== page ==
TVS Motor Company (TVS) has gone the opposite direction of the Indian scooter market. While, the scooter industry, dominated by gearless variants, grew by 14 per cent, TVS recorded a decline of 14.6 per cent in 2012-13 over 2011-12. Both old and new players have ridden the comeback of the scooter on Indian roads but TVS missed it.
It plans to mend matters soon. The company says it will be introducing a new two-wheeler every quarter. It started off with some brio by launching Jupiter, a scooter targeted at men.
Admitting to TVS having slacked off with launches, Venu Srinivasan, its chairman and managing director, says, "In the last three years, we were slow in launching new products, since we focused on improving the quality and development of the products. From now on, every quarter we will launch one new model." But an analyst points out this could have led it to lose to competition, "TVS is more of a process-driven company. But that won't help in the current times. It should get more aggressive in launching and marketing the products now".
While TVS took its time, competition from Honda Motorcycle and Scooter India (Activa, Aviator), Hero MotoCorp
(Pleasure, Maestro), India Yamaha Motor (Ray, Ray Z) have made good of the market's predilection for scooters.
TVS' latest, the Jupiter, follows scooters for men from Hero and Yamaha that launched the Maestro and the Ray Z respectively. Two different modes of eco and power will optimise fuel efficiency for riders of the scooter.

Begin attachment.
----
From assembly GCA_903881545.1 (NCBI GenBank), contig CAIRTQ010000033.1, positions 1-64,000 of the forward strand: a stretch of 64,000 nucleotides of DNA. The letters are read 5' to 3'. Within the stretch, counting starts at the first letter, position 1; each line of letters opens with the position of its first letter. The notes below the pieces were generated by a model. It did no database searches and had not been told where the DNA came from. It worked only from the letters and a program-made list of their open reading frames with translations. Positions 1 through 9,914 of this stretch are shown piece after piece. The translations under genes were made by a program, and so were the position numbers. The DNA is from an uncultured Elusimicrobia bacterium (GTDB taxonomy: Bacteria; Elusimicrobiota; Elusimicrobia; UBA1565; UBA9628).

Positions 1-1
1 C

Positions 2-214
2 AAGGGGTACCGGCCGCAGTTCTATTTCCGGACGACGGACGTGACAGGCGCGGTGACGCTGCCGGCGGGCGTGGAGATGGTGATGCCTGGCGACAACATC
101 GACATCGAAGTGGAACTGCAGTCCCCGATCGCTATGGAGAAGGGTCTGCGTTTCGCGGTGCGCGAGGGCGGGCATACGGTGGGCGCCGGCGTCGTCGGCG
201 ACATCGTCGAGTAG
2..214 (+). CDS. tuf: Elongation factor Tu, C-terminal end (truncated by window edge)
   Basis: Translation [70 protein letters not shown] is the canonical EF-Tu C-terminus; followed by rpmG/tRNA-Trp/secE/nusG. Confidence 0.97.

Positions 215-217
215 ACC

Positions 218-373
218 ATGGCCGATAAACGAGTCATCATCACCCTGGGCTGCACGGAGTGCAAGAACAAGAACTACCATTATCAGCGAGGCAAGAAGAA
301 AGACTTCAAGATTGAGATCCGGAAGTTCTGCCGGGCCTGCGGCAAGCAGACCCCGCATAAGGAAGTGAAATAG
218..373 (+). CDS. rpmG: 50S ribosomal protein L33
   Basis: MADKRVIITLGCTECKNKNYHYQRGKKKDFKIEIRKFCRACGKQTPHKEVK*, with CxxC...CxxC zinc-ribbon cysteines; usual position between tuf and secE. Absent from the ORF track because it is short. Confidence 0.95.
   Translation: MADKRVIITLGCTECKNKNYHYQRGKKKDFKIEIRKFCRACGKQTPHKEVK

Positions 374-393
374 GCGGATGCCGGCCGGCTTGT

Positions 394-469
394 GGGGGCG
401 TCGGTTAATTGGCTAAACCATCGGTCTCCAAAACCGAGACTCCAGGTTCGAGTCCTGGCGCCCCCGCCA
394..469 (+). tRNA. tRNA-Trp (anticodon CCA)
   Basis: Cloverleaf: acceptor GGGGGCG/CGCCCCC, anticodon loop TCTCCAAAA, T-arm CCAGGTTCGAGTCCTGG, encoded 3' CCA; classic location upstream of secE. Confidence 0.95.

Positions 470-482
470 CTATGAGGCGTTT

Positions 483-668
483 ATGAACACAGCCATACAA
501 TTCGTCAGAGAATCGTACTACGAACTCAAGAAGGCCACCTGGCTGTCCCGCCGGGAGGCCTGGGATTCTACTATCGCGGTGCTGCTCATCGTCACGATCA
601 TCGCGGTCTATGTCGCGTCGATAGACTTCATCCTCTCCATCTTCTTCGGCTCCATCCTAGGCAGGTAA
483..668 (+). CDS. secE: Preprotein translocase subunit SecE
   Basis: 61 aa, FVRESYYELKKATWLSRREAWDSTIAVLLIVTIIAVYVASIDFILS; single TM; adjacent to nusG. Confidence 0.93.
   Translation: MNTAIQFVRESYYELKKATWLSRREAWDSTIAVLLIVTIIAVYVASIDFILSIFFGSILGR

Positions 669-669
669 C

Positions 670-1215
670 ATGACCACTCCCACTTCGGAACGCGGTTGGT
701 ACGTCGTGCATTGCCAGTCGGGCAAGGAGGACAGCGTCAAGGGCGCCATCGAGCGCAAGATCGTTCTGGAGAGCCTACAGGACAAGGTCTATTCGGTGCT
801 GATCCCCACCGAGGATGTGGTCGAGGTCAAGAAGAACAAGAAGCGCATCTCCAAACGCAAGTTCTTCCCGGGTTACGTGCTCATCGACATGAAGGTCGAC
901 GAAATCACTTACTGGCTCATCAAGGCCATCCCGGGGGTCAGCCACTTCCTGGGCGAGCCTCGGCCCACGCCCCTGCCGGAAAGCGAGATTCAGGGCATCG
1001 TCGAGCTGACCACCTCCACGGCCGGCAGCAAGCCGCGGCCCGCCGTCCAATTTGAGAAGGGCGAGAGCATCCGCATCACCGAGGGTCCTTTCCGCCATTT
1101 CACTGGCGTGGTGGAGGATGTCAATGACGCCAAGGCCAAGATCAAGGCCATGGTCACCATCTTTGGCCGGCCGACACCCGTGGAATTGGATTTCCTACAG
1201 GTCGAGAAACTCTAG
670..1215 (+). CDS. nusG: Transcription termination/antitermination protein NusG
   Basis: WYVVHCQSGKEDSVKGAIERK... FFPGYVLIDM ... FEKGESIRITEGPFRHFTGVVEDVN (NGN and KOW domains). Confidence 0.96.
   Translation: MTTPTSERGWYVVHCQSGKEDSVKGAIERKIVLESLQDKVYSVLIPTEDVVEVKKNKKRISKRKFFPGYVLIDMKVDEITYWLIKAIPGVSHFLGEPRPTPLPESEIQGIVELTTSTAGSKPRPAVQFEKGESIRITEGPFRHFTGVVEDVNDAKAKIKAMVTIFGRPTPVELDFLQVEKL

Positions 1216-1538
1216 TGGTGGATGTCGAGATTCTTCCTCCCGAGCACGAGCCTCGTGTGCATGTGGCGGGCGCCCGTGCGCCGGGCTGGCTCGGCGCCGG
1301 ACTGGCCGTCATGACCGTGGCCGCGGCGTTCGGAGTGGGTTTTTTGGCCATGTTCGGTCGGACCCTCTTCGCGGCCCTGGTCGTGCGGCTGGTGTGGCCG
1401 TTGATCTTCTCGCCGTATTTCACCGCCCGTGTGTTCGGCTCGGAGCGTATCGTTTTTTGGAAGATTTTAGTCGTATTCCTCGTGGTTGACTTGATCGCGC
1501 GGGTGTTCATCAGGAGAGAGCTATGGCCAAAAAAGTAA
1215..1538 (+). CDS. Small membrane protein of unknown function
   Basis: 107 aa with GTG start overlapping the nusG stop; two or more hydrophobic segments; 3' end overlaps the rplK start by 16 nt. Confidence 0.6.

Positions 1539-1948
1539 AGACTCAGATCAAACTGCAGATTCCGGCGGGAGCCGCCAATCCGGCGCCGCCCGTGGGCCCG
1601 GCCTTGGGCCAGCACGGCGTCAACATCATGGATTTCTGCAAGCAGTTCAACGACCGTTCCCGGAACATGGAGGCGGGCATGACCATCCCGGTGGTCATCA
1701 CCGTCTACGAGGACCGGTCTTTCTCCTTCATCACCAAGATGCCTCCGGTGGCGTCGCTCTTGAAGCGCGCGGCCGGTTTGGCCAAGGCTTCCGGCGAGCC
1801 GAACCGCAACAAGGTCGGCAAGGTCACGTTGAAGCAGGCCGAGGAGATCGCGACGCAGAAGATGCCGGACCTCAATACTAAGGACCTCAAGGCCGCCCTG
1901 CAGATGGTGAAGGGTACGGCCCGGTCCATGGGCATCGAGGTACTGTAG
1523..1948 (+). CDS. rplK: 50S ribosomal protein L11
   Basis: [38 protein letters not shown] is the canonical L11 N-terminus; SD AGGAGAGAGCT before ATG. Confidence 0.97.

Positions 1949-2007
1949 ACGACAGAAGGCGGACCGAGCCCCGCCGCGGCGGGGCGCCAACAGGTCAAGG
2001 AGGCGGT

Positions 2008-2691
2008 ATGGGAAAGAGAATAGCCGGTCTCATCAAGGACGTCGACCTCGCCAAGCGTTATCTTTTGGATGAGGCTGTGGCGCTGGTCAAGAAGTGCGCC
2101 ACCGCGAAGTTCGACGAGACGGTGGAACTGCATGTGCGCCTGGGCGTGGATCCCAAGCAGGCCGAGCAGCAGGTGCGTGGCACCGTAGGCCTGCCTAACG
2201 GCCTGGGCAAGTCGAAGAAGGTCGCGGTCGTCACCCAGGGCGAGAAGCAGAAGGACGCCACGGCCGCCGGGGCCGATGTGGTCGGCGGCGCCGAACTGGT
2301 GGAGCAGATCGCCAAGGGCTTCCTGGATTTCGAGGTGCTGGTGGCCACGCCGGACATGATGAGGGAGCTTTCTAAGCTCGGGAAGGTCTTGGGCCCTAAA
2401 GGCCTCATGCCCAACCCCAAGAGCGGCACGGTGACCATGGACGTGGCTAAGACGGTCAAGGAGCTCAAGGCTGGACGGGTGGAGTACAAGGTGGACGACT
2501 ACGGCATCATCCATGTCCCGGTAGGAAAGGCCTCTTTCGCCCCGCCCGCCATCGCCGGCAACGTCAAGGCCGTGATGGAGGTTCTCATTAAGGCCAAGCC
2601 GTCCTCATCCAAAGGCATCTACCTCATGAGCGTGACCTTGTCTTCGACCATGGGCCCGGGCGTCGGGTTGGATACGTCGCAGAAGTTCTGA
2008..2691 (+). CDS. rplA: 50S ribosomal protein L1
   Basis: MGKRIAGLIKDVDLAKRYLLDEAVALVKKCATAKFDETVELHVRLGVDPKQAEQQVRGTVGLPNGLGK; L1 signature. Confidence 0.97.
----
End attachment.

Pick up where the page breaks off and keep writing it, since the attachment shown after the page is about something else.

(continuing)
TVS found that men comprise 36 per cent of scooter riders. Women constitute 29 per cent and 35 per cent of the scooters sold are used by both. Jupiter is the third after TVS' Scooty Pep Plus for women and the unisex Wego. Priced at Rs 44,200 (ex-showroom, New Delhi), it is Rs 3,000 less than Honda's bestseller, the Activa.
TVS, which gets 25 per cent of its two-wheeler volume from scooters, slid from the second-largest scooter player to the third, with Hero and Yamaha chipping away at its share.
The company lost around 500 basis points in fiscal 2013 to new entrants, says Yaresh Kothari, an automobile analyst with Angel Broking. "The new scooter launch will certainly help the company to gain market share," he adds.
Kothari notes that the motorcycle segment is crowded, so it makes sense for the company to focus on scooters. TVS had tried a comeback after three years with the launch of the 125-cc bike Phoenix on a new platform in 2012. But another analyst who has tracked TVS for over a decade points out that it fell short of expectations in motorcycles. Going forward, analysts have been sober with their forecasts for its growth in bikes, some even predicting a fall in volume. .
But TVS is betting on the new launches. The company hopes to prop up its scooter share from last year's 13-13.5 per cent to 16 per cent or more with Jupiter. At present, TVS sells about 15,000 units of the Wego and 21,000-22,000 units of the Scooty every month. With the Jupiter, the company hopes that it can sell around 45,000 scooters a month by December.
By January, 2014, it would have launched another scooter called the Zest. The motorbike Star City will beef up its portfolio further. "With the new Scooty Zest, we see an opportunity to clock 50,000 units a month in the first quarter of the calendar year 2014," says K N Radhakrishnan, the president.
Analysts note that the company has been working on a common engine for a bike and a scooter for two years and believe the January launch could well showcase it.